Home Health Contaminated Medications Raise Alarms in Gambia and Uganda

Contaminated Medications Raise Alarms in Gambia and Uganda

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contaminated medications raise alarms in gambia and uganda
contaminated medications raise alarms in gambia and uganda




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On September 6, 2022, the World Health Organization (WHO) Country Office disclosed that the Gambian Ministry of Health (MoH) was investigating up to 40 deaths, mostly children under 5 years, suspected to be linked to the use of “paracetamol syrup.” These deaths were believed to be associated with “kidney failure,” with 49 cases reported as of August 29.

Promptly responding to the crisis, the Gambian Government, on September 7, 2022, suspended the use of all paracetamol syrups. An initial list of six suspect paracetamol syrup products was identified, and the WHO was enlisted to support the analysis for the presence of contaminants. Lab analyses released on September 19 and 23 detected and quantified Diethylene Glycol (DEG) and Ethylene Glycol (EG) in samples of the syrups.






On October 5, 2022, WHO issued Medical Product Alert #6, identifying four contaminated syrups, all manufactured in India. The Gambian Medicines Control Authority initiated a national recall of all paracetamol, promethazine, and cough syrups.

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Dr. Leticia Megias Lastra, a Technical Officer at WHO, emphasized the potential causes of the incidents, pointing to contamination of excipients at the point of manufacture, impacting the global supply chain. She noted that it could be accidental or intentional substitution of industrial-grade substances, posing a significant global public health risk unless identified.



Uganda’s Adulteration Concerns




In Uganda, the National Drug Authority (NDA) discovered several nutritional supplements, beverages, herbal, and alcoholic products adulterated with drugs for erectile dysfunction. On August 22, 2023, the NDA issued a warning against L-Power Coffee, confirmed to be adulterated with Tadalafil, a prescription drug for erectile dysfunction.



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Tadalafil, when not used under strict medical supervision, can lead to severe health issues, including respiratory and cardiac problems, urinary disorders, and even death. Previous discoveries of adulterated products, such as M-Magix Coffee and “Stronger Weekend,” prompted the NDA to underscore the public health risks associated with counterfeit and substandard medical products.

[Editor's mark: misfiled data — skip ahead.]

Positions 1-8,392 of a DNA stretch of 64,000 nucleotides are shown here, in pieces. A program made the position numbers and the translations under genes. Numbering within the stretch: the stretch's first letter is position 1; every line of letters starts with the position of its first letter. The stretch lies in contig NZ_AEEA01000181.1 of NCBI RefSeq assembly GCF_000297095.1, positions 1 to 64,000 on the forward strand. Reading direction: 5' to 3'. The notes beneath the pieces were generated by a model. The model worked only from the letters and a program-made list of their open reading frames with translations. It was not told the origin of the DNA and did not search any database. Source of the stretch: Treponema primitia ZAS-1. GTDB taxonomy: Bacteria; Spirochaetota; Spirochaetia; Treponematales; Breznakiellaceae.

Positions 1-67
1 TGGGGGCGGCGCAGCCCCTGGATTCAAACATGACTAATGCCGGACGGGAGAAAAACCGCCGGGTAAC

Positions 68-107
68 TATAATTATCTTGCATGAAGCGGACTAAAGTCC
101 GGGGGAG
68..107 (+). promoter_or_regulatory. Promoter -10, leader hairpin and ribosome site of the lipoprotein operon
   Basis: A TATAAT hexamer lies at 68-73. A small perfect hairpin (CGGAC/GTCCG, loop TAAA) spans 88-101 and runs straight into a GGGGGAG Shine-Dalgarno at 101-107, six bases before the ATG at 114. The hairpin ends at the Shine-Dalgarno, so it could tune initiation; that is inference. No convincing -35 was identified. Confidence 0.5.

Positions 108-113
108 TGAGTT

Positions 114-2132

Abiaz Rwamwiri, NDA’s Public Relations Manager, emphasized the global nature of the issue, calling it a lucrative business run by criminals. He highlighted the challenges posed by counterfeit medications, stressing the importance of regulatory oversight.

Concerns in the IGAD Region

The Intergovernmental Authority on Development (IGAD) Member States face varying challenges regarding the impact of Substandard and Falsified Medical Products (SFMPs). Mr. Karim Wanga from the Pharmacy and Poisons Board in Kenya identified issues such as different levels of regulatory maturity, porous borders facilitating illegal importation, and the risk of substandard or falsified products being smuggled.

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Regulatory Challenges and Responses



Dr. Andrea Keyter from WHO outlined challenges to regulatory systems in Africa, including changes in leadership, inadequate financing, lack of human resources, and infrastructure deficiencies. Dr. Lastra emphasized WHO’s commitment to supporting African states by strengthening National Regulatory Authorities (NRAs), enhancing testing capacity, and investigating and issuing alerts for contaminated products.

As the Seventh Session of the Scientific Conference on Medicinal Products Regulation in Africa (SCoMRA) approaches in 2025, it is clear that addressing these challenges is crucial to safeguarding public health and fostering the development of robust regulatory systems in the region.